Friday, March 31, 2006

Get Some!!!

Convoys will now stand and fight when attacked in Iraq

By Seth Robson, Stars and Stripes
European edition, Friday, March 31, 2006

GRAFENWÖHR, Germany - In a change to Army tactics, U.S. soldiers will stand and fight instead of shooting and pressing on when their convoys are attacked on Iraqi roads, according to Harvey Perritt, spokesman for the Army’s Training and Doctrine Command at Fort Monroe, Va.

"In the first two years of Iraq, convoys (under attack) just fired and kept rolling," said Maj. Roger Gaines, the battalion's operations officer said Thursday. "That gave bad guys the perception that Americans run away. Now, convoys will stop and engage the enemy."

The change is part of Army Chief of Staff Gen. Peter Schoomaker's underlying philosophy of a more rigorous response to attacks, Perritt said in a telephone interview Thursday.

The training is mandatory for all soldiers, regardless of their military occupational specialty.

Members of the 1st Armored Division's 141st Signal Battalion tried out the new policy while practicing live-fire convoys this week at the Grafenwöhr Training Area.

"We are training to take the fight to the enemy," said Gaines, a 45-year-old Portland, Ore., native. "If you stop and fight, you can at least neutralize them or take it to the point that they disengage."

On Thursday, 35 soldiers from the battalion's Company C convoyed across a range, responding to simulated roadside bomb and several small-arms attacks. Each time the convoy was attacked, soldiers leapt out of their Humvees and took cover before unleashing a hail of rifle and machine-gun fire on pop-up targets.

Company C's 3rd Platoon leader, 2nd Lt. Joshua Mendoza, 26, of Chandler, Ariz., said shooting on the run did not send insurgents the right message.

"They have been seeing how convoys are being attacked and driving off," he said. "The enemy has felt like they might be winning. Now we are going to take them out."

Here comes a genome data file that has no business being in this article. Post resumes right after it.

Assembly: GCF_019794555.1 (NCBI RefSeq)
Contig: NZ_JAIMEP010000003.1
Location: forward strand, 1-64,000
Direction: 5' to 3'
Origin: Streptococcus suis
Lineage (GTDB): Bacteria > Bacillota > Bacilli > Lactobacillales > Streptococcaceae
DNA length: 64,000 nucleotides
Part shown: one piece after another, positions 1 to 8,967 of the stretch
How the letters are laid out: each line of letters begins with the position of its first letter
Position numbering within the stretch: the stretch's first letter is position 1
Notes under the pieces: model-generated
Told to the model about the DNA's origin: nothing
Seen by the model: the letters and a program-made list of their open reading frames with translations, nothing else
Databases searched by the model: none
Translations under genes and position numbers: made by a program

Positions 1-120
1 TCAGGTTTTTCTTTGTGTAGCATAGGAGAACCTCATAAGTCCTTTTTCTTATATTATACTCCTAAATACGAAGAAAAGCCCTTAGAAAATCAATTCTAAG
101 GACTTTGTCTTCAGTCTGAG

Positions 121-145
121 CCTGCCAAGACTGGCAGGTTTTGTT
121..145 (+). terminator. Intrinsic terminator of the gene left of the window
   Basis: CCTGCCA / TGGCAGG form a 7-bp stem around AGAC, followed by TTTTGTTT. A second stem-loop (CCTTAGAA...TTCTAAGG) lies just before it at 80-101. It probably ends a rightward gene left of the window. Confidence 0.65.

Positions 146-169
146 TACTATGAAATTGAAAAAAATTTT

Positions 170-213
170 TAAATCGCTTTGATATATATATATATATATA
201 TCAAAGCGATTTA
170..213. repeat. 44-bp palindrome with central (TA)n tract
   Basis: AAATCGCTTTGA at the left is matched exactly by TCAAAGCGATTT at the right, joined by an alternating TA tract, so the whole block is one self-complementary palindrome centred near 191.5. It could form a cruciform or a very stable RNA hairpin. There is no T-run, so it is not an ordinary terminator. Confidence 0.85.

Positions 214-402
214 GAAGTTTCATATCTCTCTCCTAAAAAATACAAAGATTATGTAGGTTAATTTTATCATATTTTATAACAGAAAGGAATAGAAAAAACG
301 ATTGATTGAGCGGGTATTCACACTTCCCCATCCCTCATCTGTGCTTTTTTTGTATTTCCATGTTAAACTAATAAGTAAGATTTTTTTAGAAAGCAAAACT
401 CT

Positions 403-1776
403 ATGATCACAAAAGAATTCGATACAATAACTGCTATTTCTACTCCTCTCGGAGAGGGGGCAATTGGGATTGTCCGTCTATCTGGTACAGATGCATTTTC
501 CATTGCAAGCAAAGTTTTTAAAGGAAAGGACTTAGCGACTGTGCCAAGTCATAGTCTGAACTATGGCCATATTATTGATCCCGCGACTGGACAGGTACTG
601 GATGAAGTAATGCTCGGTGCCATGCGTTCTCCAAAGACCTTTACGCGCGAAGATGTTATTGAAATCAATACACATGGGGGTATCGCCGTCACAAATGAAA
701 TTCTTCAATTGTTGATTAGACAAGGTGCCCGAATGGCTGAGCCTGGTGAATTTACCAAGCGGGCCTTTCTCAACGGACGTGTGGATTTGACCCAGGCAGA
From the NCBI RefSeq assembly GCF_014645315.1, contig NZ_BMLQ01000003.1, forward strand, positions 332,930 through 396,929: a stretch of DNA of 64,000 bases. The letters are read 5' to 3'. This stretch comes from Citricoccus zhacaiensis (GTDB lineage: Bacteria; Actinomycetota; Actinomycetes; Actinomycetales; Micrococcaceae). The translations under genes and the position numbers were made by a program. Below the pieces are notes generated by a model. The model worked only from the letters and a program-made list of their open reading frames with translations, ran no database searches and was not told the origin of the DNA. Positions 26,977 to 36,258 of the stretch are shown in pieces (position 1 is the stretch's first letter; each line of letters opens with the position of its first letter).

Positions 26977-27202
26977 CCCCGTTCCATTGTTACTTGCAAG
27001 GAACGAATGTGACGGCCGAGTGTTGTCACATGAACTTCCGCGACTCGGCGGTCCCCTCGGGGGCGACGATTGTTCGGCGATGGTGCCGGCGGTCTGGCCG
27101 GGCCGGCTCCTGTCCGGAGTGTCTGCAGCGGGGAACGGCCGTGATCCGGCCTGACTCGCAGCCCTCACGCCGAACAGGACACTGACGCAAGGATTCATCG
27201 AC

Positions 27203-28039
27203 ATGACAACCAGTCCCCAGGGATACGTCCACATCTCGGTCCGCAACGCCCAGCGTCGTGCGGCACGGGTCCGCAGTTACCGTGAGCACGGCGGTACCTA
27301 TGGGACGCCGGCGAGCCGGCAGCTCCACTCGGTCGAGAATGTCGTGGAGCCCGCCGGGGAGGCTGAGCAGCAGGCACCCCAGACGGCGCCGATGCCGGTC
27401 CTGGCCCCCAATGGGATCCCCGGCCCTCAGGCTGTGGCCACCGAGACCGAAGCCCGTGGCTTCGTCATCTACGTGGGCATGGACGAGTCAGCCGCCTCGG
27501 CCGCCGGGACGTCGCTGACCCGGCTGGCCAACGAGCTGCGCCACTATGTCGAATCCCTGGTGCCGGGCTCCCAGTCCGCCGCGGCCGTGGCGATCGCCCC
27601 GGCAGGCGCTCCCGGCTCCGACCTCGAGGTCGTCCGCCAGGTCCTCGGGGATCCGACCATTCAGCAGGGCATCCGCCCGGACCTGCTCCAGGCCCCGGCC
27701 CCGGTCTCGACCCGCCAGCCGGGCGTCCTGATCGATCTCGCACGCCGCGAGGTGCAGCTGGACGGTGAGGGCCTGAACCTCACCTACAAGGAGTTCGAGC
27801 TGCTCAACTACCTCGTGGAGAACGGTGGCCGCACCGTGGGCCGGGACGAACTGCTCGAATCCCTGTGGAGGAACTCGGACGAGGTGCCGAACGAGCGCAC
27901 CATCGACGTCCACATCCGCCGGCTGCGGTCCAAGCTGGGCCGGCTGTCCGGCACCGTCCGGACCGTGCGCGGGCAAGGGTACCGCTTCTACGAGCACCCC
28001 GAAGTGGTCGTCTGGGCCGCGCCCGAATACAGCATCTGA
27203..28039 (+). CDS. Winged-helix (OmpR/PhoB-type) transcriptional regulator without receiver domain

The change in tactics is necessary because insurgents are getting smarter, said Sgt. 1st Class Charles Ahlborn, 36, of San Diego.

"They know our reactions to certain things. Two years ago, they would never try and stop us," he said. "But now IEDs (improvised explosive devices) are becoming more prevalent on the battlefield, and they are doing anything they can to try and stop the convoys.

"So what we are trying to do is plan for any type of contingency or scenario that insurgents might throw at us. The objective is not to chase them down. Just protect yourself and neutralize the threat that is immediate to your convoy."

Sgt. Joel Arbour, a Company C soldier, served in northern Iraq from 2004 to 2005 with 2nd Squadron, 14th Cavalry Regiment.

The 28-year-old Santa Fe, Texas, native said he’s been attacked by small arms, rocket-propelled grenades, roadside bombs, car bombs and suicide bombers during convoys in Iraq. Back then, units would put down suppressing fire and keep moving.

But times have changed, he said.

"The insurgents have learned that we blow on through. They know you are going to run past, so they will ambush [soldiers] down the road with a frontal ambush," he added. "This training gets us ready for multiple attacks."

click on the link to see the source. Stars & Stripes

Tuesday, March 28, 2006

What the captured documents show